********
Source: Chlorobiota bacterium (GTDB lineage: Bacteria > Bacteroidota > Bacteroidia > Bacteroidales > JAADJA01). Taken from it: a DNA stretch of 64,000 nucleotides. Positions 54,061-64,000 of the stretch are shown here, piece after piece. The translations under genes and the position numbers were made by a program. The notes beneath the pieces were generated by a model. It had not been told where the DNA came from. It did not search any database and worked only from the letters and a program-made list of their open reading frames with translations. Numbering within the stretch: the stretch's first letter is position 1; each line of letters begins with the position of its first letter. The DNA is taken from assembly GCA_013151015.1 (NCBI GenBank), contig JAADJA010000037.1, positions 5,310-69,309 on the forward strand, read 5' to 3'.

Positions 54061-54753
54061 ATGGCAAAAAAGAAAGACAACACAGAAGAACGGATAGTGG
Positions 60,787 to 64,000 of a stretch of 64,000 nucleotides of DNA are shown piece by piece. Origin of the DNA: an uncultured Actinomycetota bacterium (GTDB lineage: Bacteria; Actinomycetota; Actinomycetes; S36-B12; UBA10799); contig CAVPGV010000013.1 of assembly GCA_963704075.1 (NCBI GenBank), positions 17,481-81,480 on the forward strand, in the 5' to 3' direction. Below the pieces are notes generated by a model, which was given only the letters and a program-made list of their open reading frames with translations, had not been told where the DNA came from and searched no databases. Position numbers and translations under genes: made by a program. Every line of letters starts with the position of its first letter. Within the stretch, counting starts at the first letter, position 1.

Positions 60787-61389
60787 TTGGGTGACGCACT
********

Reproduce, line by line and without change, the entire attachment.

Source: Chlorobiota bacterium (GTDB lineage: Bacteria > Bacteroidota > Bacteroidia > Bacteroidales > JAADJA01). Taken from it: a DNA stretch of 64,000 nucleotides. Positions 54,061-64,000 of the stretch are shown here, piece after piece. The translations under genes and the position numbers were made by a program. The notes beneath the pieces were generated by a model. It had not been told where the DNA came from. It did not search any database and worked only from the letters and a program-made list of their open reading frames with translations. Numbering within the stretch: the stretch's first letter is position 1; each line of letters begins with the position of its first letter. The DNA is taken from assembly GCA_013151015.1 (NCBI GenBank), contig JAADJA010000037.1, positions 5,310-69,309 on the forward strand, read 5' to 3'.

Positions 54061-54753
54061 ATGGCAAAAAAGAAAGACAACACAGAAGAACGGATAGTGG
Positions 60,787 to 64,000 of a stretch of 64,000 nucleotides of DNA are shown piece by piece. Origin of the DNA: an uncultured Actinomycetota bacterium (GTDB lineage: Bacteria; Actinomycetota; Actinomycetes; S36-B12; UBA10799); contig CAVPGV010000013.1 of assembly GCA_963704075.1 (NCBI GenBank), positions 17,481-81,480 on the forward strand, in the 5' to 3' direction. Below the pieces are notes generated by a model, which was given only the letters and a program-made list of their open reading frames with translations, had not been told where the DNA came from and searched no databases. Position numbers and translations under genes: made by a program. Every line of letters starts with the position of its first letter. Within the stretch, counting starts at the first letter, position 1.

Positions 60787-61389
60787 TTGGGTGACGCACT